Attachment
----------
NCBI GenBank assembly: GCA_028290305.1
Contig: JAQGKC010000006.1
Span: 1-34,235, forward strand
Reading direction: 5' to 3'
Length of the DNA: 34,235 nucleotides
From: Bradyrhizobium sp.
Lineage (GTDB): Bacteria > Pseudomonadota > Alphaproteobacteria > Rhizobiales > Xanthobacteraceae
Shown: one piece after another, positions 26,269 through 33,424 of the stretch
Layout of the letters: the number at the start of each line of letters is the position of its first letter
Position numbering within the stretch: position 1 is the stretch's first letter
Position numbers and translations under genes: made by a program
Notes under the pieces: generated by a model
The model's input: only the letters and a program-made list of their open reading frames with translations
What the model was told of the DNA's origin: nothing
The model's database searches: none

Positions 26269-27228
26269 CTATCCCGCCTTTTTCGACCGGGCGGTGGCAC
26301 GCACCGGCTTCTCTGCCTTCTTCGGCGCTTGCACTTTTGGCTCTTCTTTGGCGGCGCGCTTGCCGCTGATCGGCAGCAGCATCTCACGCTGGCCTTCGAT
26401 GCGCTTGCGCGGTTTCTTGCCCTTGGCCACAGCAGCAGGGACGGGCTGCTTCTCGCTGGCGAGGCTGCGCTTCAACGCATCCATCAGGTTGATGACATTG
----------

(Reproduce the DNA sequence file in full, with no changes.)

NCBI GenBank assembly: GCA_028290305.1
Contig: JAQGKC010000006.1
Span: 1-34,235, forward strand
Reading direction: 5' to 3'
Length of the DNA: 34,235 nucleotides
From: Bradyrhizobium sp.
Lineage (GTDB): Bacteria > Pseudomonadota > Alphaproteobacteria > Rhizobiales > Xanthobacteraceae
Shown: one piece after another, positions 26,269 through 33,424 of the stretch
Layout of the letters: the number at the start of each line of letters is the position of its first letter
Position numbering within the stretch: position 1 is the stretch's first letter
Position numbers and translations under genes: made by a program
Notes under the pieces: generated by a model
The model's input: only the letters and a program-made list of their open reading frames with translations
What the model was told of the DNA's origin: nothing
The model's database searches: none

Positions 26269-27228
26269 CTATCCCGCCTTTTTCGACCGGGCGGTGGCAC
26301 GCACCGGCTTCTCTGCCTTCTTCGGCGCTTGCACTTTTGGCTCTTCTTTGGCGGCGCGCTTGCCGCTGATCGGCAGCAGCATCTCACGCTGGCCTTCGAT
26401 GCGCTTGCGCGGTTTCTTGCCCTTGGCCACAGCAGCAGGGACGGGCTGCTTCTCGCTGGCGAGGCTGCGCTTCAACGCATCCATCAGGTTGATGACATTG